• the Epiphany (January 6);
  • Reformation Day (October 31 or July 25);
  • St. Stephen’s Day (December 26);
  • festivals of Jesus:  the Presentation, the Annunciation, and the Visitation;
  • St. Michael the Archangel (September 29); and
  • feasts of the usual Apostles except for St. Thomas and the Confession of St. Peter.

There were also Matins, Vespers, a second rite for Morning Worship, a form for the Orders of Catechization, Introits, and various prayers.

In 1905 the Missouri Synod published the Hymnal for Evangelical Lutheran Missions (, with five pages of liturgy:  a partial Common Service Communion rite, the Apostles’ Creed, and the General Confession.

Seven years later, the English Synod of Missouri having become the English District, the Missouri Synod published the revised Evangelical Lutheran Hymn-Book (1912) (, containing the Communion and Vespers services from the Common Service.  The successor to this volume, the first official English-language Missouri Synod hymnal, was The Lutheran Hymnal (1941), the topic of a future post in this series.



I understand worshiping in the language one knows best, so I grasp why many German immigrants preferred German-language liturgies and hymns.  And so much of one’s culture comes wrapped up in one’s language, with its references, rhythms, and subtleties.  The Missouri Synod dis what it had to do and should have done–reach out to English-speakers while continuing to serve its German-language constituency.  That English would become the dominant language of worship in the Missouri Synod was inevitable.  Nevertheless, that anti-German hysteria forced the issue was most unfortunate, speaking loudly of the intolerance of many people.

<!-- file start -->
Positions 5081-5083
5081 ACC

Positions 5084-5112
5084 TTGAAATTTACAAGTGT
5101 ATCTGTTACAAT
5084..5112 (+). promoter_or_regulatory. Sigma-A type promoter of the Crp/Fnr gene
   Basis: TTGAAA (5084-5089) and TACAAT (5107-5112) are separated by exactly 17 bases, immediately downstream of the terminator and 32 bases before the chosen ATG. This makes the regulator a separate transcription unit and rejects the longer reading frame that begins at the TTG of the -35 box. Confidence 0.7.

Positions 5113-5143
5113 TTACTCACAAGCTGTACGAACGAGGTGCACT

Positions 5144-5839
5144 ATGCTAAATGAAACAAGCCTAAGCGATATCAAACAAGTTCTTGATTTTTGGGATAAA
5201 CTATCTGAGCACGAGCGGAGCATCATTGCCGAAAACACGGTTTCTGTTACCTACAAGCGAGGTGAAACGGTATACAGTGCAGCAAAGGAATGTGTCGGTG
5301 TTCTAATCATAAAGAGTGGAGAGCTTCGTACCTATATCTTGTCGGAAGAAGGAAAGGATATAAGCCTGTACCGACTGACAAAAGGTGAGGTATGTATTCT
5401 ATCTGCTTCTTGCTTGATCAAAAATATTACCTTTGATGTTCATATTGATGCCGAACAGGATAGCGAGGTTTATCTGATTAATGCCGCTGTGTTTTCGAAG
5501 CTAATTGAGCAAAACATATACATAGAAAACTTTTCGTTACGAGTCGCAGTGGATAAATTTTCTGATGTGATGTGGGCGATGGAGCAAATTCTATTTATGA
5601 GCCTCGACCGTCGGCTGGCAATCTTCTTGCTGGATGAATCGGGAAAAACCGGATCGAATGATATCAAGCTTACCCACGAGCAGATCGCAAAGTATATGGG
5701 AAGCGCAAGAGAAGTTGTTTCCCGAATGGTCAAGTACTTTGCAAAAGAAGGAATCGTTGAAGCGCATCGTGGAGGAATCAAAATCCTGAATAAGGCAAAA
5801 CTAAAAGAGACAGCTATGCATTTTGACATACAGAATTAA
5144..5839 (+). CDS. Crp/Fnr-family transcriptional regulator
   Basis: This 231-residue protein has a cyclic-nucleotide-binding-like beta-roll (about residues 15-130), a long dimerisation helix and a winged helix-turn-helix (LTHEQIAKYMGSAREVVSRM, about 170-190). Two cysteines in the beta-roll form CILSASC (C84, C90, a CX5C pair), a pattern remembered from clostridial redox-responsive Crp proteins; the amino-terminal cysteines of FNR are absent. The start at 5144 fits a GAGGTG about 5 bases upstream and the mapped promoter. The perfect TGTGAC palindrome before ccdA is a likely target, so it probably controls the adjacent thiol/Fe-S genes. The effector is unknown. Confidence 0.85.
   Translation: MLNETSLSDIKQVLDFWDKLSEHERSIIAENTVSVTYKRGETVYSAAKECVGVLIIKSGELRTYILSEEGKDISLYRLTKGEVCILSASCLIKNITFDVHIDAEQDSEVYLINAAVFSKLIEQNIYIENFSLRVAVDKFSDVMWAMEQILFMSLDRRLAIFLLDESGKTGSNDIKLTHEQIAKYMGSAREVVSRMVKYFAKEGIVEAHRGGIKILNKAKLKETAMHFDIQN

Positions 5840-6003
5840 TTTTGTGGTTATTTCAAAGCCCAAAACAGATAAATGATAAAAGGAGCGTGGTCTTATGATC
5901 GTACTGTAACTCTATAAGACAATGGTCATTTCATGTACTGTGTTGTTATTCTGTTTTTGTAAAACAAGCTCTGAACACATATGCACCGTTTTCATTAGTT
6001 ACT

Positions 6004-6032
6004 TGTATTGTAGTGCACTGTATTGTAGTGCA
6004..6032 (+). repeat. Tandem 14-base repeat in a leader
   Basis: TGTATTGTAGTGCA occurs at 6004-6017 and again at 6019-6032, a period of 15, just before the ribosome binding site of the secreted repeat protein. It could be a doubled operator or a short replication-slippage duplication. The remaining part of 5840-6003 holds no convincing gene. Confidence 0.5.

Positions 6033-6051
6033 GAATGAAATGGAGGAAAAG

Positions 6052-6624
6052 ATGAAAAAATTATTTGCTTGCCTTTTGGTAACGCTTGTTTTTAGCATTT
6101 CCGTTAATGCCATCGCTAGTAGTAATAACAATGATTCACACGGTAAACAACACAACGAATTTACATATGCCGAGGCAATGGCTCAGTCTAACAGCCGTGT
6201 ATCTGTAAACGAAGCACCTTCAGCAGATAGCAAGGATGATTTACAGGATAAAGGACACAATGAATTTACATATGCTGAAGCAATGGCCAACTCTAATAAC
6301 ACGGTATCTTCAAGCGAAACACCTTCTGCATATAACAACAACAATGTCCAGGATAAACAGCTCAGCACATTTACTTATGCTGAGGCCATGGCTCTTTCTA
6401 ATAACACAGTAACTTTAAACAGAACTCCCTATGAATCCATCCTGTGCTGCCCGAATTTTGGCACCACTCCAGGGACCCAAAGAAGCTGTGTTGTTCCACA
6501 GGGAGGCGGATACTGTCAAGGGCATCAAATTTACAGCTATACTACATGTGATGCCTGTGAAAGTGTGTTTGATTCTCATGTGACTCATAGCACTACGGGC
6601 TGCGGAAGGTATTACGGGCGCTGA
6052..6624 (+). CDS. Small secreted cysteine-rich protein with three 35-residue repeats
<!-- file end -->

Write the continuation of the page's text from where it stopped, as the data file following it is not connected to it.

As much as possible I prefer to work with primary sources, although secondary sources frequently prove invaluable in making the best sense of those primary sources.  And I prefer to work with actual bound volumes as much as possible.  For this post, however, some of my sources have been electronic, and I have provided links to them.  So I consider those linked ones cited properly.  I did find certain bound volumes invaluable.  Those credits follow:

Common Service Book of the Lutheran Church.  Philadelphia, PA:  The Board of Publication of The United Lutheran Church in America, 1917, 1918.

Evangelical Lutheran Synodical Conference of North America, The.  The Lutheran Hymnal.  St. Louis, MO:  Concordia Publishing House, 1941.

Melton, J. Gordon.  Encyclopedia of American Religions.  4h. Ed.  Washington, DC:  Gale Research, Inc., 1993.

Stulken, Marilyn Kay.  Hymnal Companion to the Lutheran Book of Worship.  Philadelphia, PA:  Fortress Press, 1981.

Wentz, Abdel Ross.  The Lutheran Church in American History.  2d. Ed.  Philadelphia, PA:  The United Lutheran Publication House, 1933.

I also found one PDF helpful:

Schalk, Carl.  ”A Brief History of LCMS Hymnals (before LSB).”  Based on a 1997 document; updated to 2006.  Copyrighted by The Lutheran Church–Missouri Synod.